Photography is a balance of exploration and trusting your gut. I try to keep the amount of people on set small. When possible, it’s my subject, assistant and myself. The more photo gear and people involved can make anyone in front of the camera timid. I shot the majority of these with one light and a reflector. “Don’t overthink this!” is what I say to myself.

For my last job shooting for Harvard’s Colloquy magazine, I was asked to photograph PhD Candidates for various articles. I shot all over the campus as well as outside of it. Like most editorial photography jobs, I’m not given an abundance of time to make away with a successful portrait. Too much of anything isn’t good, including time. My approach to photography is minimalism. Restraints enable creativity.

Vinidhra Mani at MGH Charlestown. We took many pictures in her lab space, but ended up loving the warmth of the lobby. We had about three minutes before we got shut down there and had to finish shooting in her lab. This was the first picture I took of Vini and it turned out to be the editor’s favorite!


Chris Faes at the Center for Astrophysics. We shot a bunch of photos at The Great Refractor, which was the largest telescope in the world for twenty years when it was built in 1857. While it was fun shooting in an area so rich with history, we ended up going with a shot of Chris in front of a digital representation of the sun’s color spectrum.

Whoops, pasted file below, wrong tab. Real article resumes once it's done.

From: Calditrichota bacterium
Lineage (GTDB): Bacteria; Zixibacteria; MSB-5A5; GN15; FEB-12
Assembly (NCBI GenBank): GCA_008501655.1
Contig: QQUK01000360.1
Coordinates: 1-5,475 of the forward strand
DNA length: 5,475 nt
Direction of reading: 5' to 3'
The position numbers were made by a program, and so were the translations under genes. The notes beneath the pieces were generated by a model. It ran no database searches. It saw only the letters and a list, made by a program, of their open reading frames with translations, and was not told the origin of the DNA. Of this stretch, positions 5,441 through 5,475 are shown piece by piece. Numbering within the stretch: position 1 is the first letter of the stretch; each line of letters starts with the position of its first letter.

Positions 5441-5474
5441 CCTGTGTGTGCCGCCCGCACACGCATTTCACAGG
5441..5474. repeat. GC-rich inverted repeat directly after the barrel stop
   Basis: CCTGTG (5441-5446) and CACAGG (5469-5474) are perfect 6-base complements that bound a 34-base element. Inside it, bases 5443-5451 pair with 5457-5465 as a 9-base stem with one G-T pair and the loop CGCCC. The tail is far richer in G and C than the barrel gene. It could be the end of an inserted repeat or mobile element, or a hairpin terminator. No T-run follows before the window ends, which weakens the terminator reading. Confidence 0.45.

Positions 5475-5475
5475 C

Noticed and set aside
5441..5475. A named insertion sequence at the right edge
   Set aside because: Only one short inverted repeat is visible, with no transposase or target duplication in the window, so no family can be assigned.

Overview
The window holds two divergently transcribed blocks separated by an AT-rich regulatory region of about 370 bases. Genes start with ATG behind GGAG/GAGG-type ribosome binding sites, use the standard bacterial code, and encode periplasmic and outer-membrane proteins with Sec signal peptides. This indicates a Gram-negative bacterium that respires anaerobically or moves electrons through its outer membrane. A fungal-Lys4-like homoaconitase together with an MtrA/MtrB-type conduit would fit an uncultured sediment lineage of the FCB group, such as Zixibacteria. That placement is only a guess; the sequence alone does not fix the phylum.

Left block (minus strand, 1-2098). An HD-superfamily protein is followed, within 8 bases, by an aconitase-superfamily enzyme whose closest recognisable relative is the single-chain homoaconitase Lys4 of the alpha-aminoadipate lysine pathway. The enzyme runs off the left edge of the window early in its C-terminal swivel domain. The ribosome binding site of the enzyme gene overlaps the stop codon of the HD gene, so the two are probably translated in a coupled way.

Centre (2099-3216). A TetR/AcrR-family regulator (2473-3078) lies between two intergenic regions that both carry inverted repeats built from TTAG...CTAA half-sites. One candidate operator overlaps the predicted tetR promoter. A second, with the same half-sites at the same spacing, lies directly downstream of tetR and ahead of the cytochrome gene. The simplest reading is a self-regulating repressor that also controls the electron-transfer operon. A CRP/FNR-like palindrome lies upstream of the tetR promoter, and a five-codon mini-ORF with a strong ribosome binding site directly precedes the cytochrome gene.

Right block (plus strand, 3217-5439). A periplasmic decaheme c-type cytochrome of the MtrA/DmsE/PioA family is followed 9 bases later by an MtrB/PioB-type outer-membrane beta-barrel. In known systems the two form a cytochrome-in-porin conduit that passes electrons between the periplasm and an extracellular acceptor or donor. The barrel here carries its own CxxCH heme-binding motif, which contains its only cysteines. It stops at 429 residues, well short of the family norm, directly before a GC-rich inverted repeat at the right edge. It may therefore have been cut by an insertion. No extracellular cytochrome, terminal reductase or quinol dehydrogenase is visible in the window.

Me at work. Photo courtesy of my assistant Justin Hamel.

Julianne VanWagenen at the Dudley House Library. It was a rainy day, so shooting outside wasn’t ideal. I’ve shot inside this library more than anywhere else on Harvard’s campus. It was tricky relying on whispers and tiptoeing around students working, but I feel it aided in bringing a level of tranquility.


Erin Fletcher in Harvard Square. This was biggest logistical nightmare of all the shoots for this issue. The shot called for a lot of motion with plenty of header space for text. It was raining and we attempted to shoot this in the street right in the square. We had about twenty seconds per take due to the length of the crosswalk signal. Inevitably, it didn’t work. Once we admitted defeat, we found a spot on the sidewalk that gave us what we needed.


Tee Arichiaryet in the Zhou lab of the Sherman Fairchild building. Tee was a pleasure to photograph. He gave me plenty of time to work and had some good ideas for locations. We shot in about four spots, but ended up going with the close-up of him outside the building. I couldn’t help but capturing him in his lab space.





Phoebe DeVries at the Natural History Museum. We took many photos in the museum itself, but found shooting with the maps was more successful. I was a cartographer in another life, so this backdrop really spoke to me visually. The map had tectonic features, which made the colors painterly and wonderful.


I initially shot Adam Anderson in 2014 when he was chosen as a Harvard Horizons scholar. I think we spent more time talking about ancient Mesopotamia than we did taking pictures. Friendly, cool dude.


You can view the the Spring issue of Colloquy here.